A Horticulturist's Guide to Growing Speedwell/Veronica Plants

pink veronica flower spires blooming in garden
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A Horticulturist's Guide to Growing Speedwell/Veronica Plants

A Hardy Ornamental, Learn How to Grow Veronica Plants

Veronica, commonly known as Speedwell, is a diverse genus that spans from ground covers to tall, spiky flowers, offering a delightful collection of colors and sizes to the garden. Find insights on how to grow veronica without harmful pesticides, ensuring that these charming plants not only thrive in your garden but also contribute to a healthier ecosystem.

Choosing Your Veronica Variety

Veronica species and cultivars range widely, with blooms in shades of blue, white, pink, and purple. When selecting veronica for your garden, consider the plant's mature height, bloom color, and growth habit to suit your garden's design and your personal preferences. Whether you're looking for a ground cover like Veronica repens or a taller, eye-catching variety such as Veronica spicata, there's a veronica to meet most gardener's needs.

colorful veronica's spiky flowers blooming in gardencolorful veronica's spiky flowers blooming in garden

Planting Veronica

Location: Veronica thrives in full sun to light shade. Adequate sunlight is crucial for optimal growth and flowering, although some afternoon shade in hotter climates can prevent scorching.

Soil Requirements: Choose a site with well-drained, moderately fertile soil. Good drainage is essential to prevent root rot, a common issue in poorly drained areas. If your soil is heavy clay or overly sandy, amend it with organic matter to improve texture and fertility.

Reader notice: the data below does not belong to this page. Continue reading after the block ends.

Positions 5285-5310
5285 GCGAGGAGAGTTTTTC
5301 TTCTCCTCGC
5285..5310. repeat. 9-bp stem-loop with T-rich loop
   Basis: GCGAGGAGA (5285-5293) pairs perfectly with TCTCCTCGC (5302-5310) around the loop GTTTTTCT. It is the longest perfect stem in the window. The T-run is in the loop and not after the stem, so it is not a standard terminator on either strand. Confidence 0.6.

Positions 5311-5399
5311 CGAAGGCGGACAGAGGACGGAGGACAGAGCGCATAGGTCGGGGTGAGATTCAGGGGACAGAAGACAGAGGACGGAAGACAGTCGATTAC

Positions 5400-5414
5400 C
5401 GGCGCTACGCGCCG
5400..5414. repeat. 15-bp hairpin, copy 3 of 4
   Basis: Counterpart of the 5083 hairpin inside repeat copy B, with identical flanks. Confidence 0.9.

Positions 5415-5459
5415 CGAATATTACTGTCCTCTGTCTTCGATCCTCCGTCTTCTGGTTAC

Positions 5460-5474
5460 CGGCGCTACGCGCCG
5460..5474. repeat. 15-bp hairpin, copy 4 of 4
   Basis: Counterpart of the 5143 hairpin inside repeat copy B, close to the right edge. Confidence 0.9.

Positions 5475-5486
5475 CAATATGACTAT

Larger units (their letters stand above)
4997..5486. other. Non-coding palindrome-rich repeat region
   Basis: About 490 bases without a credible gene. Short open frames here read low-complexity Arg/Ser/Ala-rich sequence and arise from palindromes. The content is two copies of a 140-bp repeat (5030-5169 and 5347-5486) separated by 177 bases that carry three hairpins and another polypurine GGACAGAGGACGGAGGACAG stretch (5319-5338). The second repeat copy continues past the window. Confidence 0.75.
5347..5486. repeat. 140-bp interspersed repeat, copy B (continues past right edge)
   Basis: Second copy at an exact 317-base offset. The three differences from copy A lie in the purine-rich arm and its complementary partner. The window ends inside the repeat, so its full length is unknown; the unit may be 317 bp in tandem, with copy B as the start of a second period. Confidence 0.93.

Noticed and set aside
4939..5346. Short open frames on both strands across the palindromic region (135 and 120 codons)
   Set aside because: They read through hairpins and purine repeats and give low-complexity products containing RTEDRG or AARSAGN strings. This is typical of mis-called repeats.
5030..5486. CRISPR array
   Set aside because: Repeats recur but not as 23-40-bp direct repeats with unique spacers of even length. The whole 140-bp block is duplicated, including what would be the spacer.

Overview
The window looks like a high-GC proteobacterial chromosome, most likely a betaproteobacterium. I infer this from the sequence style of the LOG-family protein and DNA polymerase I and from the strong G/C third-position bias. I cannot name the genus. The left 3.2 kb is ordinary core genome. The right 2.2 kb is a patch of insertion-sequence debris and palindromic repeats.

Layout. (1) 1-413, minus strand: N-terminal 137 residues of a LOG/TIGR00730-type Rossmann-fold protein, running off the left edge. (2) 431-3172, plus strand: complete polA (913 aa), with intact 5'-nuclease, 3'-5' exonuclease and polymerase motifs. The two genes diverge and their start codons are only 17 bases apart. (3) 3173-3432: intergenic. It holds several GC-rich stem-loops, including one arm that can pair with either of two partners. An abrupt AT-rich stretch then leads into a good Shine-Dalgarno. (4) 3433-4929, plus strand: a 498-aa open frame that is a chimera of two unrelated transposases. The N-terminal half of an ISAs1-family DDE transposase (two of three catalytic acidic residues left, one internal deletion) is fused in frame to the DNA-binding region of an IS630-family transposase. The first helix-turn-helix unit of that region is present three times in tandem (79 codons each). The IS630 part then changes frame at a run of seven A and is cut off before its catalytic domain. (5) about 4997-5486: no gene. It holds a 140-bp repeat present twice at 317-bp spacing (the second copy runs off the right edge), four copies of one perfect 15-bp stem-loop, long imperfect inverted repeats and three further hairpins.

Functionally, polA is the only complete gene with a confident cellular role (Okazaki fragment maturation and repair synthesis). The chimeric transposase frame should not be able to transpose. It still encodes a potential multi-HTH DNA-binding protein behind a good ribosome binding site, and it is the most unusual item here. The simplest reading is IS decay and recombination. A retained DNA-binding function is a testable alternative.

Spacing: Plant veronica 15 to 18 inches apart to ensure adequate air circulation and room for growth. Proper spacing helps reduce the risk of fungal diseases by allowing foliage to dry quickly after rain or watering.

Planting Steps: Dig a hole slightly larger than the root ball, place the plant at the same depth it was in its pot, and fill in with soil, gently firming around the roots. Water thoroughly after planting to settle the soil and hydrate the roots.

Organic Care for Veronica


While established veronica plants are relatively drought-tolerant, they benefit from regular watering during dry spells, especially during their first growing season. Aim for consistent moisture, but allow the soil to dry slightly between waterings.


Apply a balanced, organic fertilizer in early spring as new growth appears. Organic fertilizers release nutrients slowly, supporting healthy growth without the risk of overfeeding and burning your plants.


A layer of organic mulch around veronica plants can help retain soil moisture, suppress weeds, and gradually improve soil quality as it decomposes. Keep mulch a few inches away from the plant stems to prevent moisture buildup that could cause rot.

Pruning and Maintenance

Deadheading spent flower heads encourages veronica to produce more blooms, extending the flowering period. In early spring or fall, divide plants every 3 to 4 years to rejuvenate them and prevent overcrowding. This is also a great opportunity to propagate new plants for other areas of your garden.

Pest and Disease Management

Veronica is generally low maintenance but can occasionally encounter issues with powdery mildew or spider mites, especially in crowded conditions or poor air circulation. Promote healthy growth and reduce the likelihood of problems by planting in well-drained soil, spacing plants appropriately, and using organic methods to address any issues that arise.

Encouraging Biodiversity with Veronica

Growing veronica organically not only enhances the beauty of your garden but also supports local wildlife. Veronica varieties are known for attracting bees, butterflies, and other pollinators, playing a crucial role in the biodiversity of your garden ecosystem.

Of course, true xeriscaping requires a great deal more than just putting in some drought tolerant plants.  The most advanced xeriscaping efforts require rethinking the entire landscaping from the bottom up, using specialty grasses, carefully built gradients to channel water in the appropriate ways, and careful balancing of shade and sun.  You don’t, however, need to be an advanced xeriscape gardener to get real water-saving benefits from your garden this year.